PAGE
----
What Is Basic Life Insurance and Who Should Buy It?

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Contributions by 6 experts

Updated: July 6, 2024

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Basic life insurance, often free or low-cost, is offered to eligible private-sector employees. The coverage is usually set at a fixed amount or a multiple of your annual salary. Postal workers get free coverage through Federal Employee Group Life Insurance, or FEGLI, while other government employees pay a reduced premium.

This employer-provided option is ideal for singles or those with minimal final expenses because it provides enough coverage to handle final expenses and debts without the need for a more extensive plan. However, primary earners may need additional coverage, like supplemental life insurance, to adequately support their families' ongoing financial needs.

Key Takeaways

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Basic life insurance is an employer-sponsored life insurance policy.

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Postal and federal employees are covered through FEGLI.

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Most people (breadwinners especially) are better off adding supplemental life insurance.

How Does Basic Life Insurance Work?

While employer life insurance works the same as traditional life insurance, it’s called basic life insurance because it’s relatively barebones. It comes with low coverage — typically one year’s base salary instead of the recommended 10 years of annual salary — but also has a lower price compared to individual life insurance rates.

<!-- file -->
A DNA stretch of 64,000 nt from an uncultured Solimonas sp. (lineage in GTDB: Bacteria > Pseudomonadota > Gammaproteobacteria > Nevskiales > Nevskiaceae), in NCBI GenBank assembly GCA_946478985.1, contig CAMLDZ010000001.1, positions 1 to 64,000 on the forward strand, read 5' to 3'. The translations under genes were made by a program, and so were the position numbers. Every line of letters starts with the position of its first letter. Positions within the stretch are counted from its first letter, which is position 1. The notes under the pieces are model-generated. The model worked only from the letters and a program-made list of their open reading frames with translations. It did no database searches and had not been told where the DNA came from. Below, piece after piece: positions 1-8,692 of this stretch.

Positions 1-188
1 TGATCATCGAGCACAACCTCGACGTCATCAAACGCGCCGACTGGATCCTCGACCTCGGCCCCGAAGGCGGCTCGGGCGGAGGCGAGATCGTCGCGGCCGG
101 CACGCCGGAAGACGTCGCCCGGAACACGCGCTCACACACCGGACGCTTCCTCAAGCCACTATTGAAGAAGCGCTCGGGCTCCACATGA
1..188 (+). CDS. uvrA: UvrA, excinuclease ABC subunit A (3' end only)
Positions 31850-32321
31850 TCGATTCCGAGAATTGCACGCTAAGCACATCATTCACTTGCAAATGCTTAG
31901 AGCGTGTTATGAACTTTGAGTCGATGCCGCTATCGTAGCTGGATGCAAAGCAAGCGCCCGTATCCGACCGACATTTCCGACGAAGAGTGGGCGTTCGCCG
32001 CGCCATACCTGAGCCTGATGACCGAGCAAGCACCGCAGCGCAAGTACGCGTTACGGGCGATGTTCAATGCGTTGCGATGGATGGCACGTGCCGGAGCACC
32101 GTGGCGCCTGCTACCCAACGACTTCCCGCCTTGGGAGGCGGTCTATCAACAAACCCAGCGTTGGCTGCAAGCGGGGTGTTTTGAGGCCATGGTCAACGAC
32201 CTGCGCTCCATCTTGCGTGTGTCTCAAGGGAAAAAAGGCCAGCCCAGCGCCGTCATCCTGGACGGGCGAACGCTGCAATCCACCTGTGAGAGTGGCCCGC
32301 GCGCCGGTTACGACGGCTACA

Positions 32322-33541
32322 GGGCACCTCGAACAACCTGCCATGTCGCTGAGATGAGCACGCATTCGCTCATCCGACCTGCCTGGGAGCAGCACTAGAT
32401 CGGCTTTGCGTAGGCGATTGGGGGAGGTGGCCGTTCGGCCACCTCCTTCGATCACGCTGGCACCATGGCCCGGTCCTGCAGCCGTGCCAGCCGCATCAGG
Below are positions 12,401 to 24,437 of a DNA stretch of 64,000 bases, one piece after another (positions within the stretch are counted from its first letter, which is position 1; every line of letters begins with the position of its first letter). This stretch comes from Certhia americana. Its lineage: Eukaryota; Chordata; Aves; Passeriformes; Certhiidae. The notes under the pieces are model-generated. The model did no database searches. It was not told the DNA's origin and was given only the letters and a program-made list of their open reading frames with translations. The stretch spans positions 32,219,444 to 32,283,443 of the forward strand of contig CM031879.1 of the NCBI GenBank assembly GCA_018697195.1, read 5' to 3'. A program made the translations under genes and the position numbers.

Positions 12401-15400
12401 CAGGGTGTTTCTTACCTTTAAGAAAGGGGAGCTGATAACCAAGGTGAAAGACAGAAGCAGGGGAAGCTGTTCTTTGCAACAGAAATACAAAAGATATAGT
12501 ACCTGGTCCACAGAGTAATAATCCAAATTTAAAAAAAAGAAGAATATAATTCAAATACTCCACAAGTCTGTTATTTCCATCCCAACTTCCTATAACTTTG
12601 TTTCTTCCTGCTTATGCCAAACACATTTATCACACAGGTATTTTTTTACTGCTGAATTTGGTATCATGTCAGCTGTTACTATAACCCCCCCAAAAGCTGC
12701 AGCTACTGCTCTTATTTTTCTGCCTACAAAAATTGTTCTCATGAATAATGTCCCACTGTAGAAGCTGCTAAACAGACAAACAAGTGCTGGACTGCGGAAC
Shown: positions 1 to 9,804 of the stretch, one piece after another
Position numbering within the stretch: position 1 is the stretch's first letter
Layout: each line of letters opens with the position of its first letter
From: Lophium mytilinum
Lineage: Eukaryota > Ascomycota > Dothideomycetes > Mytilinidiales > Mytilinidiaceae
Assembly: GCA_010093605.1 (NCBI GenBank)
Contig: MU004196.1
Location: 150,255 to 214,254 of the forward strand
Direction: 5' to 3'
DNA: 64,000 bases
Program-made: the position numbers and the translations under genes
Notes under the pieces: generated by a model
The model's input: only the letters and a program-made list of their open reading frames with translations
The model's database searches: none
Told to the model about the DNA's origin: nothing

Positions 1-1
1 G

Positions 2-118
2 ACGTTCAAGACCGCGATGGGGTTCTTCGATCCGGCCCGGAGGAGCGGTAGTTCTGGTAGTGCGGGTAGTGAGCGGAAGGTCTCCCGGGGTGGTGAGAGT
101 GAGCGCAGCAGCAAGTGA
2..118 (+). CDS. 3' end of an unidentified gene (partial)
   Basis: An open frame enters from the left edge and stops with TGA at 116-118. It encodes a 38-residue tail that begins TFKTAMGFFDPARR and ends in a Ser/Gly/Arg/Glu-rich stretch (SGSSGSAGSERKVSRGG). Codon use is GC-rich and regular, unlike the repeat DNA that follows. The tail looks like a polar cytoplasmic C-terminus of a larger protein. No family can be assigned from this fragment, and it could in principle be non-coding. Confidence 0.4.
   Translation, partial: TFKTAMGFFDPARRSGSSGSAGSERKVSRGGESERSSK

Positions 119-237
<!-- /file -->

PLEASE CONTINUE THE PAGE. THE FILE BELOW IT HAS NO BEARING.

While employers often offer it, affiliate groups like credit unions can also provide this insurance type. As part of an employer benefits package, basic life insurance may be available at a low cost or free to the employee.

For some employees, it’s automatic unless you decline it, which is the case for federal employees. Private employees may need to fill out an application or sign a form acknowledging the coverage, especially if they have to pay the premium.

Who Qualifies for Basic Life Insurance?
Eligible for Basic Life Insurance

Private sector employees

Employers and private companies can offer basic life insurance to their employees as part of their benefits package, though coverage details and offerings can vary by employer.

Federal employees

Unless law or regulation excludes their position from FEGLI coverage, the government automatically enrolls all federal employees in basic life insurance coverage.

Postal employees

Unless excluded by regulation or law, the U.S. Postal Service automatically enrolls postal employees in FEGLI basic life insurance.

How Much Does Basic Life Insurance Cost?